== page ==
• Chisholm, Buhl, Kinney and Great Scott Township, combined population 6,745, in St. Louis County. Less than two years after opening a $28 million Central Iron Range Sanitary Sewer District wastewater treatment plant, operators were told the plant failed to meet strict new federal mercury discharge limits for facilities releasing water into the Great Lakes basin. So the district is now adding a mercury removal facility. Price tag: more than $4 million. Local officials have asked the state to foot at least half the bill. "Without the grant money, we just wouldn't be able to do it," said sewer district executive director Norm Miranda.
• Mountain Lake, population 2,134, in Cottonwood County. The city used to have a problem with stormwater infiltrating its sanitary sewer lines and overloading its treatment plant, forcing the city to pump sewage into its namesake lake. It spent $12 million from 2012 to 2014 to fix its sewer lines. Now, the city wants a state grant to help pay for a $13.4 million project to rehabilitate and expand its old and overloaded stabilization pond system.
• Winnebago, population 1,394, in Faribault County has an aging sanitary sewer system with numerous maintenance problems, including stormwater and groundwater seeping into leaky sewer mains, which has caused backups into basements and overflows into the Blue Earth River. "We've had whole potatoes from gardens end up at the wastewater plant," said city administrator Chris Ziegler. The city is seeking $3.7 million from the state for a $6.6 million project that would separate its sanitary sewer and stormwater systems.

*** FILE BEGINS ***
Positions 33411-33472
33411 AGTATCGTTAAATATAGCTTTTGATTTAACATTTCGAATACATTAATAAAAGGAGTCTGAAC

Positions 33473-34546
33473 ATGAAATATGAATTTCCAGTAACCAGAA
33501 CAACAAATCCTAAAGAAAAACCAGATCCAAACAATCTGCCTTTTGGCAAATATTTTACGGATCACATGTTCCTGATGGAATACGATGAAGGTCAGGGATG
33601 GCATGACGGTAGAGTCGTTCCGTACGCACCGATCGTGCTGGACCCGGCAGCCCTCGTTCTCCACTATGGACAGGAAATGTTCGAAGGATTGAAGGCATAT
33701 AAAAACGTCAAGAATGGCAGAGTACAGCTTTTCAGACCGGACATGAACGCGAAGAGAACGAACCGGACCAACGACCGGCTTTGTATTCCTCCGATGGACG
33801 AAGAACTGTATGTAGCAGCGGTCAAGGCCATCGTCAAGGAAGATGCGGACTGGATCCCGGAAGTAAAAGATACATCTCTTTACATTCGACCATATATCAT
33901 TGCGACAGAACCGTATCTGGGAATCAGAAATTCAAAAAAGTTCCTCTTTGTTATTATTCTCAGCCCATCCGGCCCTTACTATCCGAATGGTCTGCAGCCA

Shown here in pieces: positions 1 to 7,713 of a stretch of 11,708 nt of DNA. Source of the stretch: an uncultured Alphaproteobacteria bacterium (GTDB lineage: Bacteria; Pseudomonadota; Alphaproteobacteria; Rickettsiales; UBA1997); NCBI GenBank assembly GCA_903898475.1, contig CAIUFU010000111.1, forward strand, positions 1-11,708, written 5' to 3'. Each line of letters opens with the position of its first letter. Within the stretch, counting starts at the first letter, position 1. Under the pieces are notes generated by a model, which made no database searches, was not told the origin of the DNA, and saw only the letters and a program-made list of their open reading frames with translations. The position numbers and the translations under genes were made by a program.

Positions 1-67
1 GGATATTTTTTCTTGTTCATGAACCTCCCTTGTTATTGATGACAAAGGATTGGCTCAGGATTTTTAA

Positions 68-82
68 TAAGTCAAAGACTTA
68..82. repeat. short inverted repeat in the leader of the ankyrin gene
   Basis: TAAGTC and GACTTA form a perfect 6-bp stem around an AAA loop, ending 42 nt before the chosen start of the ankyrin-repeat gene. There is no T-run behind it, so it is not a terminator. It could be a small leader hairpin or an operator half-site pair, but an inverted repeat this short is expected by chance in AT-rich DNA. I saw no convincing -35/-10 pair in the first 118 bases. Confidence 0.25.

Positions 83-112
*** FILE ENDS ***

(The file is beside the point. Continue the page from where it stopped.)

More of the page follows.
Last month, Dayton proposed a $220 million plan to upgrade sewer and water systems and protect groundwater across the state. About 60 percent of the state aid for water projects money would go to rural communities.
His plan would increase state aid for municipal sewer and water projects from an average of $160 million to $300 million a year and enable the Minnesota Public Facilities Authority, which provides grants and loans to local governments, to fund up to 80 projects a year, compared with fewer than 50 now, said Jeff Freeman, the authority's executive director.
But that would just be a down payment on meeting cities' needs. The Pollution Control Agency and the state Health Department have 567 local projects totaling $1.7 billion on their priority lists for funding for sewer and water system construction over the next five years.
Based on a survey of Minnesota cities, the U.S. Environmental Protection Agency estimates the state will need $11 billion in sewer and water improvements over the next 20 years.